While organic products sell for high prices in Switzerland and Europe, organic agriculture is anything but a luxury in developing countries. In fact, organic production is much less capital-intensive than agriculture that depends on artificial fertilisers, pest control products and machinery. Small farmer communities cannot usually get loans and must work with the capital available to them: locally adapted seed strains, traditional knowledge and their own labour. This ecological approach not only provides people with food, it also protects the environment and maintains biological diversity. And it keeps people employed on the land.
A comparison from Brazil proves the point: an industrial soy farm with 10,000 hectares of land employs only four or five people. By contrast, a 100-acre organic farm provides work for 70 people.
A research team from the United Kingdom examined 258 projects in 57 countries over four years. Their conclusions are indisputable - organic farming, not high-tech agricultural methods, is what helps the world's poorest farmers. By rotating crops and using fewer pesticides, harvests were 79 per cent greater, on average. Unlike conventional agriculture, future harvests were not compromised, because the quality of the soil was actually improved.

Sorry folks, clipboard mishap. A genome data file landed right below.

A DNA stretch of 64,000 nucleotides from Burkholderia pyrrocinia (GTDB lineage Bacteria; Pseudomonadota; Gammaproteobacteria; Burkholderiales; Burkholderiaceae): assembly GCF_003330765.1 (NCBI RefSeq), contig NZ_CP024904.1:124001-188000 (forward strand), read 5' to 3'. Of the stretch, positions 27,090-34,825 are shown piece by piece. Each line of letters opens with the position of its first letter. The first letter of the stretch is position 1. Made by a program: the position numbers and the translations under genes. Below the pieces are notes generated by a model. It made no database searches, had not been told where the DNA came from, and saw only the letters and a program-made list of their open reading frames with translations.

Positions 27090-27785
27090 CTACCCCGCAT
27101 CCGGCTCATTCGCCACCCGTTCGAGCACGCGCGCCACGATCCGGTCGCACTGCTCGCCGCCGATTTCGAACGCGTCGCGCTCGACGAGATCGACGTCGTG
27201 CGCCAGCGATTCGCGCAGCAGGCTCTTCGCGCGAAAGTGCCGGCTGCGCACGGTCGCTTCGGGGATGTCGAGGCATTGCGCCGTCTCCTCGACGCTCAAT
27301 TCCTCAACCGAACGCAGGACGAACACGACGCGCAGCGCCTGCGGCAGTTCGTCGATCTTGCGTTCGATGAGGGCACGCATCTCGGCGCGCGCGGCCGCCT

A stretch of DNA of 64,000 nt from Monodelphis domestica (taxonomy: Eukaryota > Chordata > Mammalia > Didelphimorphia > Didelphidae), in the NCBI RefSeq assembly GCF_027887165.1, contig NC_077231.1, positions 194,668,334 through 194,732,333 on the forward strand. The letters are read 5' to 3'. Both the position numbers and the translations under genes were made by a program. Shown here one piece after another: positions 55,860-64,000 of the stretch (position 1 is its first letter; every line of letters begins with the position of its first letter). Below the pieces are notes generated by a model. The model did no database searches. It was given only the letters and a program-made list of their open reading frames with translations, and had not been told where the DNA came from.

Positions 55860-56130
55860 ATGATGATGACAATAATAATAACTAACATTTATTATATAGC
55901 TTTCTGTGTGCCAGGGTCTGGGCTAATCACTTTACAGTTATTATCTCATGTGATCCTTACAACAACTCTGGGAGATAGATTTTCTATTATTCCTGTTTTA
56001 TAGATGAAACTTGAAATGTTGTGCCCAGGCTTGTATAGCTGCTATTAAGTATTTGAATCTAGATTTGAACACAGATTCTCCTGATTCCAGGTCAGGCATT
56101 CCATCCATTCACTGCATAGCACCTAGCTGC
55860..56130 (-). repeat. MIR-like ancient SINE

This is one of the greatest challenges in agriculture. Every year, ten billion hectares of arable land are abandoned due to soil erosion. The British researchers also found that the organic farms used less water and that local biodiversity was able to be preserved.
SWISSAID supports farmers' organisations involved in organic farming in all the countries where it helps run programmes. The results are promising: farming families are able to produce food for their own use even on very small fields, and to generate an income by selling at local markets. Often, barren land can be cultivated again.